This manual Porsche 911 GT3 Touring goes over 190 mph on the Autobahn, makes a strong case for stick shift carsby Dim Angelov, on LISTEN 03:41
The Porsche 911 GT3 is the ultimate, normally-aspirated 911 and the YouTube channel AutoTopNL recently got its hands on a 992 GT3 Touring – the more street-oriented, “less shouty” version of the normally-aspirated track weapon, without the crazy aero. And while race tracks are the home of the GT3, here, we see how capable the wingless version is, on the Autobahn. Is the “purest 911” capable enough, in the age of turbocharged performance cars?
There’s something charming about a capable car that’s under the radar and although the GT3, with its rev-happy, 4.0-liter, normally-aspirated flat-six is anything but discrete, the Agate Grey Metallic finish and regular, silver wheels give it more of a stealth look. In the case of this one, the 510 horsepower and 347 pound-feet (470 Nm) go to the rear axle through a six-speed manual.
Given that the seven-speed PDK gearbox is also available, which one should you get? Max, AutoTopNL host, takes us around the car and then for a spin. He also notes, and I actually back him up on it, that the GT3 Touring should be had with the six-speed manual, as it’s more aimed at driving on Mountain roads and being enjoyed, whereas the GT3, which is a no-nonsense track weapon is better off with the much quicker PDK gearbox.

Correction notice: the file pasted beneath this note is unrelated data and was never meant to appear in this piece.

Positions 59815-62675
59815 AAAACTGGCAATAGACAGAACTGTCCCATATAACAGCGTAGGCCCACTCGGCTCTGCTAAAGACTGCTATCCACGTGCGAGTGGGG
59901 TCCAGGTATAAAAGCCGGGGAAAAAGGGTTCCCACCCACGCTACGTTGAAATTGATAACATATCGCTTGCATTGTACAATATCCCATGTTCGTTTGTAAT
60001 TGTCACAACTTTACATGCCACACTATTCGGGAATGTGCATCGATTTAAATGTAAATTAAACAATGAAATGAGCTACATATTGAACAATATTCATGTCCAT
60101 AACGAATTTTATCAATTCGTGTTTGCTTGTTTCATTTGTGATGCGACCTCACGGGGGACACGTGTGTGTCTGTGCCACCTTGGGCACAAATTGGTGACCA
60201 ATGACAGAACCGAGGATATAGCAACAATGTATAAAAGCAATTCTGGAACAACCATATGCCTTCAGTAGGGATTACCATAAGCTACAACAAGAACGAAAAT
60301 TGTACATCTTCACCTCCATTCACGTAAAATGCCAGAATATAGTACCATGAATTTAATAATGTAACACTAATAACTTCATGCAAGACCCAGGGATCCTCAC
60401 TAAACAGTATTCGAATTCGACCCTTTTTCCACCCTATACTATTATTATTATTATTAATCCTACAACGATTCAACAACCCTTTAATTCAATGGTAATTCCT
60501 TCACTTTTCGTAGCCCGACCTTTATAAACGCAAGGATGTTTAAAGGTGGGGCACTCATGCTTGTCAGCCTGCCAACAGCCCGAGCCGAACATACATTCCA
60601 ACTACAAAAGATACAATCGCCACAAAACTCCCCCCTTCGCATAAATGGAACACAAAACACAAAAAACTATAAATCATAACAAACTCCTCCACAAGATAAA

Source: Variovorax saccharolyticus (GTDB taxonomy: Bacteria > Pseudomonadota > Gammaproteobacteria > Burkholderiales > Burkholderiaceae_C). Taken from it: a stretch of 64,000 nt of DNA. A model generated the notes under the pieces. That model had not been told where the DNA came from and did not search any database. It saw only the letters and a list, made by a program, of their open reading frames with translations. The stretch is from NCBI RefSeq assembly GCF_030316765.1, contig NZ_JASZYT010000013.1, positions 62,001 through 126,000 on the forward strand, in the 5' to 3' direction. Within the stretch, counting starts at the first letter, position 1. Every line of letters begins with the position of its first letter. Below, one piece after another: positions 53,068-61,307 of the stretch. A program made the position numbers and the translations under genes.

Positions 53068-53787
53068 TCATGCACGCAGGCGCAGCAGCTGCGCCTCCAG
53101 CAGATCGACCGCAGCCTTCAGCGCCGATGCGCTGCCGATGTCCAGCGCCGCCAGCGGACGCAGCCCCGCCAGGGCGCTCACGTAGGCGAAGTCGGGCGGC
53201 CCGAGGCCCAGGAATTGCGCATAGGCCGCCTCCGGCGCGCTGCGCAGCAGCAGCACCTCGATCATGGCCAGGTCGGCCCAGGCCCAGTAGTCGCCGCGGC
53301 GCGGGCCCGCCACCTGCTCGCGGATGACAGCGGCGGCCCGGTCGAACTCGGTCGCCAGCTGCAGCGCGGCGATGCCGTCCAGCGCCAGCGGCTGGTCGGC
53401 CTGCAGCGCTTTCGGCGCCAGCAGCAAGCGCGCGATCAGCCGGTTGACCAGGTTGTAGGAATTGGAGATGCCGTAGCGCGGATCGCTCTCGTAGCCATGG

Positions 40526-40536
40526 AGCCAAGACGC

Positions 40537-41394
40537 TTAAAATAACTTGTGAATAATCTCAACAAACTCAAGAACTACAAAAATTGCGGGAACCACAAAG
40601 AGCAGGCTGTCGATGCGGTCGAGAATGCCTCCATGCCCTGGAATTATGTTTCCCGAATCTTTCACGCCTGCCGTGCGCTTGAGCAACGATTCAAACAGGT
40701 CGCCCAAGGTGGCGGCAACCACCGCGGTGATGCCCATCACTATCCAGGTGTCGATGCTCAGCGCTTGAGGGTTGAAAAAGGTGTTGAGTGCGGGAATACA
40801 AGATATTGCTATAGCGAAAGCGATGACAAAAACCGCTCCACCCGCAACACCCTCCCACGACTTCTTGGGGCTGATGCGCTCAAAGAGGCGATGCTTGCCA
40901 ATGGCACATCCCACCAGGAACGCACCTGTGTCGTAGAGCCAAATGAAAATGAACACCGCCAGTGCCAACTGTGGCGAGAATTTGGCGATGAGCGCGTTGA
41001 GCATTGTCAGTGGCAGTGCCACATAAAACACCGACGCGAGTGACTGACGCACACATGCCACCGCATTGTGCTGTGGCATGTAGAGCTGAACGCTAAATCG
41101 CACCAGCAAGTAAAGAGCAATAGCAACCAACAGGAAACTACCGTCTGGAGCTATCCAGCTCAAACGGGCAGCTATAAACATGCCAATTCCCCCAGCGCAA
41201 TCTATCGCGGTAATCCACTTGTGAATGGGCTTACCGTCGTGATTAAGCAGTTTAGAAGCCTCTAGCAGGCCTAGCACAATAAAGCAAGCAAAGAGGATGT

Just to put things in perspective, the 0-62 mph (100 km/h) sprint takes 3.4 seconds with the PDK and 3.9 seconds with the manual. While, on paper, both the GT3 Touring and GT3 have the same top speed of 199 mph (320 km/h), the GT3’s more aggressive aerodynamics would surely slow it down at high speeds.
How does it perform on the Autobahn?
One thing that becomes apparent is that you need to rev the 4.0-liter flat-six high, in order to get the most out of it. Max torque is at 6,100 RPM, while peak horsepower is at 8,400 RPM. How does this translate on the Autobahn? The six-speed manual has long gear ratios and in second gear you can reach 78 mph before you have to shift. Fourth gear is good for just over 140 mph (225 km/h).
In terms of 100 to 200 km/h (62-124 mph) acceleration, a normal GT3 with a PDK does it in 7.46 seconds, which is slightly better than the much more powerful Dodge Challenger Hellcat with an eight-speed automatic. The manual-equipped GT3 Touring, on the other hand, managed a still-impressive 7.74-second time, which is slightly better than a manual-equipped Challenger Hellcat.
Finally, Max manages to touch 191 mph (308 km/h), which is not far from the 911 GT3 Touring’s top speed. While there are more capable cars out there, the 911 GT3 Touring is one of the very few to offer a pure driving experience in a relatively subtle package. A while back, we wrote aboutanother AutoTopNL autobahn run, this time with a Porsche Carrera GT. Which one do you think sounds better? The GT3’s normally-aspirated flat-six or the Carrera GT’s race-bred, shrieking V-10?